I recently got this email from Steven Green:
“I built a 10 meter earthbag roundhouse with the open air patio in Chaing Rai, Thailand. I bought the plans from Owen Geiger. In the cold season it is OK, a bit stuffy but warmer than outside. But now I’m suffering in the hot season. In the day it reached 100 degrees but it is cooler at night… but unfortunately I’m not able to enjoy this coolness because the house stores all the heat of the day.
I got a sheet metal overhang on the first level and a sheet metal roof on the patio, and the walls are rendered with lime stone plaster. However we poured concrete for the roof/ceiling so I guess that was the mistake. I tried a ceiling vent and a wall vent… nothing but hot air blowing around. I have louvered windows above each door and window… don’t seem to do anything at all.
I’m a bit depressed… all this work at a big cost (much more than anticipated) in the land of smiles… to be suffocated in my own house at night and day when I close the windows. Right now it’s 5 am and the air is cool and fresh, but I have to go outside to enjoy it, so I’m still homeless even with a home. Do I really have to buy an aircon unit to survive here? That would defeat the whole purpose of the earthbags, right? Any useful ideas?”So I answered, “What you describe is the classic result of building a solid thermal mass building in a climate with temperatures that get too hot too much of the time. The only real way to fix this is to insulate the house on the outside somehow. Then it will be the most comfortable house in your neighborhood. I live in a old adobe house that I insulated on the outside and now it is extremely comfortable all year round. I’m not sure what is available in Thailand to do this, but it would be the best solution to your predicament.”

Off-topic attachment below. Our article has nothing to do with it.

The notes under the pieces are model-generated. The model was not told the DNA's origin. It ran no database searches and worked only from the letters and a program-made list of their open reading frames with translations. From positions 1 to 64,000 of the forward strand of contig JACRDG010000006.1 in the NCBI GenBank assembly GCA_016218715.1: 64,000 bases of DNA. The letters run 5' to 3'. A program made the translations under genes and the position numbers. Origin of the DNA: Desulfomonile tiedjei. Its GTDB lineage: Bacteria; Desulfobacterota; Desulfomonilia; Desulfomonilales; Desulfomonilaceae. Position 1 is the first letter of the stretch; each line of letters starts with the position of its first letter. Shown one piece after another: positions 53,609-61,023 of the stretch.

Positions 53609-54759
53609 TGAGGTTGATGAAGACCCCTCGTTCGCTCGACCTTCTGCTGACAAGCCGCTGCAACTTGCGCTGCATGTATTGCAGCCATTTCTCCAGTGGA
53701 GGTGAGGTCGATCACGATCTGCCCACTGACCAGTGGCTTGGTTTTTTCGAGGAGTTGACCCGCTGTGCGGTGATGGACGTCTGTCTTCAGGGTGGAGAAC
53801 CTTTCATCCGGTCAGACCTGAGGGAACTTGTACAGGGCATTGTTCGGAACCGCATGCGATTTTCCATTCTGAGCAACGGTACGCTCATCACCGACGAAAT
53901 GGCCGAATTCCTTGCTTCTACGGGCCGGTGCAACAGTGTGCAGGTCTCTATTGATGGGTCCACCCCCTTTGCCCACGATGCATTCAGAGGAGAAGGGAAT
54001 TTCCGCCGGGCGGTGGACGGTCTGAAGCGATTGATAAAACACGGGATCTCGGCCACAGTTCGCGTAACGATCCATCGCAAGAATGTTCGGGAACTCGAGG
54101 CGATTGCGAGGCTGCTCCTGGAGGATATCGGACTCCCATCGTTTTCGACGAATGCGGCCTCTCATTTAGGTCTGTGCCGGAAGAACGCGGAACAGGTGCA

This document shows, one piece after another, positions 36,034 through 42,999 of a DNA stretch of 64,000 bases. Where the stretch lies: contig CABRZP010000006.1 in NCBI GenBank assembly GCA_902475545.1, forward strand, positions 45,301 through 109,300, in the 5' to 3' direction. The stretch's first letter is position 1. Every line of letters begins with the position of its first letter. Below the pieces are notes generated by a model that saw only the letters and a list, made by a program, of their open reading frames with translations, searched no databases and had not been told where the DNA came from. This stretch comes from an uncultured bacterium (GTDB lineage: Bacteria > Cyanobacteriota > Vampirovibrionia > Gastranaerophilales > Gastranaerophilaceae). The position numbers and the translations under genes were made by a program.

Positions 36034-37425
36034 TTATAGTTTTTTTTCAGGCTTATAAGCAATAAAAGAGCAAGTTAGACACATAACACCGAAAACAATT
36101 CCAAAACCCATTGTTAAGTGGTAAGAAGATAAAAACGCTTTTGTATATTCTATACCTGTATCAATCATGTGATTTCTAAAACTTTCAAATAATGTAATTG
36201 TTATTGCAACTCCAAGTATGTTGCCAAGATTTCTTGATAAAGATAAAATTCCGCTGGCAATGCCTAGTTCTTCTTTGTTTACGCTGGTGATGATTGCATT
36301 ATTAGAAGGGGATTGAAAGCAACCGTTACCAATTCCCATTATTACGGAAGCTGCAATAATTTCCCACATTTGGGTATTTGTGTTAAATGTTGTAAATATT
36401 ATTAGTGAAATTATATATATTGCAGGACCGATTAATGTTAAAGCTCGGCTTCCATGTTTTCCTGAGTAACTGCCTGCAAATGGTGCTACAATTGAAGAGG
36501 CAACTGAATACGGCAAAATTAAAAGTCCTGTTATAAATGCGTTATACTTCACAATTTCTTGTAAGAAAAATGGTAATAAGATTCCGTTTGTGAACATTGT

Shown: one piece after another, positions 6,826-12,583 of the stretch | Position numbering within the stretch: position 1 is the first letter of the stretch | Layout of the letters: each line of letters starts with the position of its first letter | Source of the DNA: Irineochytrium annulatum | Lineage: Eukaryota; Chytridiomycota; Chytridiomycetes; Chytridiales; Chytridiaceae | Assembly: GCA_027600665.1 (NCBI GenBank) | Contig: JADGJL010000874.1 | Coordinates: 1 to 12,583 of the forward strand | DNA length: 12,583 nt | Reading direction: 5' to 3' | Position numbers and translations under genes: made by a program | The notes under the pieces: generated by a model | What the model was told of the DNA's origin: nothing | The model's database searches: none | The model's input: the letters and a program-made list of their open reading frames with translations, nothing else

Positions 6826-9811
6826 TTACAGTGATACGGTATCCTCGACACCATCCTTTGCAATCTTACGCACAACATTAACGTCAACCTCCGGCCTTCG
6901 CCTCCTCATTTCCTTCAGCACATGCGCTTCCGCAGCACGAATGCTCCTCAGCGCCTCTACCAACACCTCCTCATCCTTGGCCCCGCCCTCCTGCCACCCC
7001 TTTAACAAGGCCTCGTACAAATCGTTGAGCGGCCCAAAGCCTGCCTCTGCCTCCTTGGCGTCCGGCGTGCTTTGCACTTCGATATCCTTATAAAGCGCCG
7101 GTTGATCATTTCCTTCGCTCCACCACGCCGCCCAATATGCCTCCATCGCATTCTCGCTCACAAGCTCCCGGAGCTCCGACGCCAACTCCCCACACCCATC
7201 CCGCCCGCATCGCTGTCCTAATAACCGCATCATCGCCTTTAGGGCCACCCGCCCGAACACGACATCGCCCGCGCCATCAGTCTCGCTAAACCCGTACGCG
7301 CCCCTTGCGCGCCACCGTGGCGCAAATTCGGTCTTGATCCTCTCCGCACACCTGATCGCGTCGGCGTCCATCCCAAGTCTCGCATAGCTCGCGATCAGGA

Steven responded, “It sounds like a good idea, but I have 3 doors and 7 windows; shall I just insulate around the doors and windows? OK, I guess the overhang that keeps the walls shady all day is a no go because the heat creeps up underneath them. 109 F. real feel today. What can I put in the bags if I build another wall outside the existing one?”
Then I wrote: “Yes, it is mainly the bag walls that need to be insulated; insulating the doors and windows to some extent could also help.”
“I just looked up the average annual temperature in Bangkok and it is 85 degrees F., so your walls have probably settled to about that temperature, or perhaps warmer in the warm season. Since it cools down during the night, you can open the windows to ventilate the house at night and close it up during the heat of the day, and that might help. Otherwise, your only other recourse would be air conditioning to cool the space down. If you resort to this, at least the insulated thermal mass walls will make it much more efficient, because they will hold the cooler temperature.”
“There are some ways to passively cool a living space through the use of passing air over pools of water, but this only works in fairly arid climates and I expect that Thailand is too humid for evaporative cooling to be very effective.””Possible Insulating earthbag fill materials include rice hulls, lightweight volcanic stone, shredded styrofoam, and perlite.”
Steven responded: “It’s brutal here.100 degrees really feels like 109 degrees, with no air movement… very very humid. And to make matters worse, they burn plastic and leaves roadsides, mountainsides, and more. I am in the house right now, I had to leave my bedroom and move the mattress to other side of house. All doors are open and all windows are open, all louvered windows above each door and window are open. I have 4-5 fans running now and nothing helps at all… it is so hot here. And let me tell you if I walk outside it’s a lot cooler than it is inside my earthbag house. Any more ideas?So I wrote, “I still think that what I outlined earlier is your best bet, although it could take months for the mass walls to cool down much. Your house looks beautiful, by the way.”
If anybody else has any advice for Steven, he might appreciate it.